Dr. Brown explains that whether one’s specialty is endurance work or heavy lifting, either way, they can benefit from Gua Sha. “Grip strength problems are usually the issues heavy lifters encounter caused by the static pressure their hands/forearms are subjected to. For strength athletes, the problem is in surviving mechanical endurance workouts that cause fatigue which ultimately result in poor biomechanics. This may generate a gamut of biomechanical stressors which can lead to the aforementioned problems.”

Is Gua Sha A Safe Healing Technique for Strength Athletes?

The purplish bruise-like spots you see on athletes who have received Gua Sha may look painful. I asked Dr. Brown if the side effects of Gua Sha that elicit these marks is normal during therapy.

He said that there’s debate going on in the healthcare world that could make Gua Sha a problem for some. According to Dr. Brown, “Practitioners who are not licensed are illegally administering Gua Sha on clients and athletes. If you’re not licensed to practice this therapy, then you should not practice it because it’s completely illegal and may lead to negative unexpected consequences.”

Are The Purplish Spots Side Effects of Gua Sha?

Dr. Brown said that the spots are side effects of Gua Sha and it is quite normal for people who have undergone the procedure. “During a therapy session, there may be some discomfort felt although this should dissipate within a few days. Many patients may experience slight bruising. This heals on its own and is normal in this therapy.”

Dr. Brown indicated that several bruising is not good for this type of treatment. “Many people aren’t trained in the use of Gua Sha’s instruments. Thousands of years ago, the Chinese people would literally scrape to the point of damaging the tissue causing blood to ooze out of the site of treatment. They believed that the bruising directly brought about systemic recovery.”

“Studies have shown that Gua Sha therapy is not a mechanical procedure. You have a serious problem if you’re bruising after being treated with Gua Sha. This is a therapy that should not traumatize the tissue.”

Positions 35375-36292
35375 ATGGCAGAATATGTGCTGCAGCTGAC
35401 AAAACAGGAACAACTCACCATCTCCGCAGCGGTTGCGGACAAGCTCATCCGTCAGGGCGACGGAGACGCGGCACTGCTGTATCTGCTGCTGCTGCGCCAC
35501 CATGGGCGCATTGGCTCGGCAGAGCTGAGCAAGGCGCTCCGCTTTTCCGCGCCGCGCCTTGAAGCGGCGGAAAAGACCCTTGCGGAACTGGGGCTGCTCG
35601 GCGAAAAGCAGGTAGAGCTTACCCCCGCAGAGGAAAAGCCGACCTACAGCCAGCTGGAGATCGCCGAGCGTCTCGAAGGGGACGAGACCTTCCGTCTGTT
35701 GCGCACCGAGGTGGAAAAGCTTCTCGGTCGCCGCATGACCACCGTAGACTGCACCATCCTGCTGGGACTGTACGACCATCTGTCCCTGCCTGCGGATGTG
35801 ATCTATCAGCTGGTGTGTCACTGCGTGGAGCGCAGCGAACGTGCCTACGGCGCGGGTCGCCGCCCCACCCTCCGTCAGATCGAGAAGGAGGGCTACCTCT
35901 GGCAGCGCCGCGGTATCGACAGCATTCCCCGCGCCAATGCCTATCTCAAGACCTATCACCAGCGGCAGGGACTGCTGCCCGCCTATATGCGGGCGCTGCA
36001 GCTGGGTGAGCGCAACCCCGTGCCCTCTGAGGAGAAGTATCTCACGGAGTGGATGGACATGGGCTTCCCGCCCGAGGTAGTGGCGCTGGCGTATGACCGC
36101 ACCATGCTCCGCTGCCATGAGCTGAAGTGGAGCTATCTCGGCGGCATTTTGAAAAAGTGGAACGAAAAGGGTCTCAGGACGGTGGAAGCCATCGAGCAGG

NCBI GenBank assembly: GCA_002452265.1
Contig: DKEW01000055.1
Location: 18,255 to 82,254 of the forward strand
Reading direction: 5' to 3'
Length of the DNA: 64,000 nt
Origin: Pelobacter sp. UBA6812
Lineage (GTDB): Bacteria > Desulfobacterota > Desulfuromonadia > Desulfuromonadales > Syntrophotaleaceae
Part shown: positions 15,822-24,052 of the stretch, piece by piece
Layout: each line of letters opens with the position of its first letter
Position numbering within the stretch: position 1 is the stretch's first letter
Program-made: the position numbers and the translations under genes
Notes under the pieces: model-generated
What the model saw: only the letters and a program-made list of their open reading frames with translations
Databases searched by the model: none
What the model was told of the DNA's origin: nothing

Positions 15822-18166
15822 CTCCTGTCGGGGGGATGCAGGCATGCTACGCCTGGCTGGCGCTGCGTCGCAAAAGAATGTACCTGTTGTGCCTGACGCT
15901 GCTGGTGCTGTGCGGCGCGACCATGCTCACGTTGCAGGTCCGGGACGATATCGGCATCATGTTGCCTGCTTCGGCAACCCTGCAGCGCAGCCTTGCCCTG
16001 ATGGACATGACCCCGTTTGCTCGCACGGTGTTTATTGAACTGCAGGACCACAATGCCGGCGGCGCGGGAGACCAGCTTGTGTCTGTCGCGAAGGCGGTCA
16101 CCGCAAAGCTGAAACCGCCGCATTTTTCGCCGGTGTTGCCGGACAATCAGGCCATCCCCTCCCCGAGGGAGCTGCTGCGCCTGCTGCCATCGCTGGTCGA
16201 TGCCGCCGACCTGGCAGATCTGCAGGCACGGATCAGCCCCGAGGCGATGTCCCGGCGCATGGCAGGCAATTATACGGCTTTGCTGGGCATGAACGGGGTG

Dr. Brown explains, “If the outcome is you ending purple all across the body, then that’s not what the therapy is supposed to do. Since we’re attempting to elicit a neurological response, softer is usually better. There should be no realignment of sarcomeres and no breaking of scar tissue from the procedure.”

Gua Sha Therapy Benefits

The genuine health advantages of Gua Sha mostly affects the soft tissue therapy. Brown says, “A neurological change happens from the sensory feedback from the instrument scraping your dermatomal configuration. There are nerve roots coming out to the skin, and they are responsible for sensory feedback on the underlying tissues and the skin. All that Gua Sha really does is to plow over the areas that are connected to the nerve roots and the dermatomes to elicit a recovered and relaxed parasympathetic reaction from the underlying tissue.”

Dr. Brown also explained the false view people have with Gua Sha. “Gua Sha therapy does not break up scar tissue, which most wrongly people believe. For instance, the skin has several layers that include the adipose, cutaneous tissue, and subcutaneous tissue, and then there is the stomach muscle. Actually, you’re just a few inches away from the thing you think you’re breaking up scar tissue on.”

Gua Sha is a multi-millennial form of treatment that has recently become quite popular in the field of fitness and health. As with the other kinds of soft tissue treatment, it can have some risks when practiced. However, these risks are usually due to lack of knowledge and experience in using the therapy appropriately.

Make sure you find a licensed qualified practitioner who knows how to use any type of instrument-assisted modality.